Issues

12 Aug 2020 Further reflections and clarifications regarding mandatory masks in church – Part I

By André Schutten On July 23rd I released a 20-minute video on the ARPA Canada Facebook page. In it, I gave some reflections on the bylaws that many Ontario municipalities have adopted which mandate the wearing of masks in indoor spaces, including churches. I argued that there is some unfairness in requiring people to wear masks in church and questioned whether the civil government had authority to do so. I also tried to explain why church leadership ought to wrestle with the question of jurisdiction (church or state authority on the...

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04 Aug 2020 CBC’s strategic attack on Redeemer University

CBC is at it again. Last week, I explained how CBC’s reporting on a videographer’s decision to decline to film a same-sex wedding was designed to advance a particular narrative: that governments and society still have a lot of work to do to combat homophobia. This week, in a piece posing as investigative journalism, CBC bolsters this narrative and suggests next steps in the progressive battle against homophobia, namely: suing, defunding, and disaccrediting Christian schools. CBC targets Redeemer University, whose code of conduct forbids sexual intimacy outside of (heterosexual) marriage. Framing...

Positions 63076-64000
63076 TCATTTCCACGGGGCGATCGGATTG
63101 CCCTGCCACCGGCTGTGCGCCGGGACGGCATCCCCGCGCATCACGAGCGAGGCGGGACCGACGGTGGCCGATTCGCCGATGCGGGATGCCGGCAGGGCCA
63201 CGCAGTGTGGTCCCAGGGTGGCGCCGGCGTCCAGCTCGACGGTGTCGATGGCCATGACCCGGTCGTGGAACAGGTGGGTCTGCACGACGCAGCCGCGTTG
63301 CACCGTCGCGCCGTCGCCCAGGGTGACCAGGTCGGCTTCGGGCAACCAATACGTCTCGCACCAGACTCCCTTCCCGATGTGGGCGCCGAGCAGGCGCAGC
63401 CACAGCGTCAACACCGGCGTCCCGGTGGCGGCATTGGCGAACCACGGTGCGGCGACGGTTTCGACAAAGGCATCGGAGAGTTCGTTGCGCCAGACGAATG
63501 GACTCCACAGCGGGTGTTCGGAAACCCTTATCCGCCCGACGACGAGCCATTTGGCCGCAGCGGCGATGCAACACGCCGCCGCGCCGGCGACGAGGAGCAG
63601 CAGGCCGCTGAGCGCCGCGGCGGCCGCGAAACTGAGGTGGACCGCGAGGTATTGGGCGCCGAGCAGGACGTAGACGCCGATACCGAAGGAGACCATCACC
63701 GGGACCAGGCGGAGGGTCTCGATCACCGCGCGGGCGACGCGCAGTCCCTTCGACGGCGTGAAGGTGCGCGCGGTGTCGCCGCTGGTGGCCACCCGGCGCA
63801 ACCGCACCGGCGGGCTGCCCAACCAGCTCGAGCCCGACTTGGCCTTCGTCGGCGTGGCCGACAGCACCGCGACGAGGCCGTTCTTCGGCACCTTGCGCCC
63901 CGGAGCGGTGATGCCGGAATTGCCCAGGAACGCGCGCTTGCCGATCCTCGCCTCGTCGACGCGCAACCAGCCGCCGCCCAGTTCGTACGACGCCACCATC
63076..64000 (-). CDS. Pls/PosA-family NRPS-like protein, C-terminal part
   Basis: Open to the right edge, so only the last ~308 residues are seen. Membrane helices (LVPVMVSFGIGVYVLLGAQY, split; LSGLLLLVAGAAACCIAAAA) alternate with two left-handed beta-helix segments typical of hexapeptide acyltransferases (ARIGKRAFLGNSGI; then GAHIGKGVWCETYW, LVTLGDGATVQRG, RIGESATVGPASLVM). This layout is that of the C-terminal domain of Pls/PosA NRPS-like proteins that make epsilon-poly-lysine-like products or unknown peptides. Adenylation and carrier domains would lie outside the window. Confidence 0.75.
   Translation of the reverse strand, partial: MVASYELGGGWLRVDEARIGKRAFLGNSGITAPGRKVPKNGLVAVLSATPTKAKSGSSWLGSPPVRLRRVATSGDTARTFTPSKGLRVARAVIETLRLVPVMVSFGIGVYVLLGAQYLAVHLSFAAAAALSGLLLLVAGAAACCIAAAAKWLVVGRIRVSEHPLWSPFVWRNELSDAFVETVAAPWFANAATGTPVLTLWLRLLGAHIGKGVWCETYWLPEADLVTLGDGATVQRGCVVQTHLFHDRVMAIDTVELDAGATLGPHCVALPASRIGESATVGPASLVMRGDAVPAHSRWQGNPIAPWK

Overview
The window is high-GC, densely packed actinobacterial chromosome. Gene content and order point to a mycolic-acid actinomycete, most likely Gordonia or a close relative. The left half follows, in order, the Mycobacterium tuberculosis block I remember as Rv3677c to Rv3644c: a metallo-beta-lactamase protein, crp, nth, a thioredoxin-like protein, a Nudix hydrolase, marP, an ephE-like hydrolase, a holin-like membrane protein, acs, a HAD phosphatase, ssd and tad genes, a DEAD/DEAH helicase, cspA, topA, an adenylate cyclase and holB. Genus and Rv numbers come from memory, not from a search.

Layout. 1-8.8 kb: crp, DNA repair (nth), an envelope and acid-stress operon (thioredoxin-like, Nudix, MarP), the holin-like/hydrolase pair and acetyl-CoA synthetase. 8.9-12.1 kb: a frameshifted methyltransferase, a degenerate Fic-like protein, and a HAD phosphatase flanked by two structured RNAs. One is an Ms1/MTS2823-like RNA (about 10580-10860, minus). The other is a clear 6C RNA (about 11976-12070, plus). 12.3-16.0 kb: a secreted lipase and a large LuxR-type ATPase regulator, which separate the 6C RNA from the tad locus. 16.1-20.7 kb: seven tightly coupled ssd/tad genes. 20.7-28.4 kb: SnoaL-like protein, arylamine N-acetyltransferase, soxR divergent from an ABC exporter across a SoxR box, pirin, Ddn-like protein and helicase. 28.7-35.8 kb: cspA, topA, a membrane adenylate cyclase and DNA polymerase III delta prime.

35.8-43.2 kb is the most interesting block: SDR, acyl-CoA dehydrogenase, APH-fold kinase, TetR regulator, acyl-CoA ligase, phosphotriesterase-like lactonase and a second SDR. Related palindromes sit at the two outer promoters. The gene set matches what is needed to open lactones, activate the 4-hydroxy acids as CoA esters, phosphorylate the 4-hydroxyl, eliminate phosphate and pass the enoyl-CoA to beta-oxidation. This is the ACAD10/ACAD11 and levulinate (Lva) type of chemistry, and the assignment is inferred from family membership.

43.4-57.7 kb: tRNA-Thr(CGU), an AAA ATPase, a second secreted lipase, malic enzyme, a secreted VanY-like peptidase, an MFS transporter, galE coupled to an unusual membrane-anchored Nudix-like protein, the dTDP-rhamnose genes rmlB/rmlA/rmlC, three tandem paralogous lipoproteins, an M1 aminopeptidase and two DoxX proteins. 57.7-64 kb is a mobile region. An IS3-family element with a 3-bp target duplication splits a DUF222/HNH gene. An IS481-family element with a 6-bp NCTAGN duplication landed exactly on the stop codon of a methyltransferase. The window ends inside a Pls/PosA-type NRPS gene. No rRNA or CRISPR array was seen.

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29 Jul 2020 A Christian wedding videographer and the media’s homophobia narrative

by John Sikkema On July 20, Ms. Hamstra, who operates Caramount Pictures, replied to an email request from Ms. Roberts and Ms. Arthur to be the videographer for their wedding. “I say this with much care,” Hamstra wrote, “because I know your union is incredibly important to you, but we do not film homosexual weddings.” CBC released a story on this email exchange the very next day. “The refusal came 15 years to the day after Canada legalized same-sex marriage,” CBC highlights, as if the videographer planned this for maximal symbolic impact....

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21 Jul 2020 State and church authority in a pandemic – An interview with Professor Koyzis

In We Answer to Another: Authority, Office, and the Image of God, David Koyzis explains that authority is intrinsic to humanity and everything we do, because “authority is resident in an office given us in creation,” and when we encounter authority, “we encounter nothing less than the image of God, which always points beyond itself.” Part 1 of ARPA’s interview with Professor Koyzis covered some of his book’s key ideas. Part 2, below, focuses on the nature and limits of political authority and tensions between political and church authority during COVID. PART...

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17 Jul 2020 The Key to Authority is the Office of Image Bearer – An Interview with Professor David Koyzis

  ARPA’s John Sikkema interviews David Koyzis In We Answer to Another: Authority, Office, and the Image of God, David Koyzis addresses modern skepticism of authority by arguing that authority is intrinsic to humanity and part of everything we do, both communally and individually. Why is that? Because “authority is resident in an office given us in creation.” When we encounter authority, “we encounter nothing less than the image of God, which always points beyond itself.” Professor Koyzis was kind enough to talk about his book with me. Part 1 of our interview,...